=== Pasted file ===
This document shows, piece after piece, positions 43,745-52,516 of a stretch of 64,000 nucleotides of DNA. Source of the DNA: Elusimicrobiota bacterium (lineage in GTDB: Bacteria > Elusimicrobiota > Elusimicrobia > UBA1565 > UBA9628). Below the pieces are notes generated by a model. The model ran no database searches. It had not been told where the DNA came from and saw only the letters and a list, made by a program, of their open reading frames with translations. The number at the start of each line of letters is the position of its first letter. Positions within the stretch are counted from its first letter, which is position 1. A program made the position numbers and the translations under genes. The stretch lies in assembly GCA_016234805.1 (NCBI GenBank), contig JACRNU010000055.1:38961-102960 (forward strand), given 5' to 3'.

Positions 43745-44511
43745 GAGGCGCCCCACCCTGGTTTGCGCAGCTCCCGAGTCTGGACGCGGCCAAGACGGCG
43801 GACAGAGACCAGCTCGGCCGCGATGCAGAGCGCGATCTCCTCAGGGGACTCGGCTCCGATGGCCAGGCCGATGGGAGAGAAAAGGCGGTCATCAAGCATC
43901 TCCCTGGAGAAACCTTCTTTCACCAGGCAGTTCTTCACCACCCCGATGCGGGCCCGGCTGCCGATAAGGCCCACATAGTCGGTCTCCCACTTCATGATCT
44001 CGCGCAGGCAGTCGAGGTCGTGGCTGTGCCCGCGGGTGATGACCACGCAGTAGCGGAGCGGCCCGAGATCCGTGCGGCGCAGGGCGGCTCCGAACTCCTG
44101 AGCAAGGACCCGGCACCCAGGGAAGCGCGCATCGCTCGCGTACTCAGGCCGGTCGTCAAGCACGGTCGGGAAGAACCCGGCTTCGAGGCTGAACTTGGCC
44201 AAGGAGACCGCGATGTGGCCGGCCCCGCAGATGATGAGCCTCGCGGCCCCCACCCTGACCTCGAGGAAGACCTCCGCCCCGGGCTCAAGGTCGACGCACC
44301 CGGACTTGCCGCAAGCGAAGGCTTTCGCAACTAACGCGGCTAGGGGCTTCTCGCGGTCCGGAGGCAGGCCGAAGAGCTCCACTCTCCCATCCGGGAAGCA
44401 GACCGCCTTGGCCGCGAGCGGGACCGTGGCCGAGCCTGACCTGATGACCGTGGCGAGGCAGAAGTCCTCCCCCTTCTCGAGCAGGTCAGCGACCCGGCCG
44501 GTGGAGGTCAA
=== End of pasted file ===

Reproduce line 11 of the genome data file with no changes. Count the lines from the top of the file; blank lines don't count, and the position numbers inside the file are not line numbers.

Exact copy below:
44501 GTGGAGGTCAA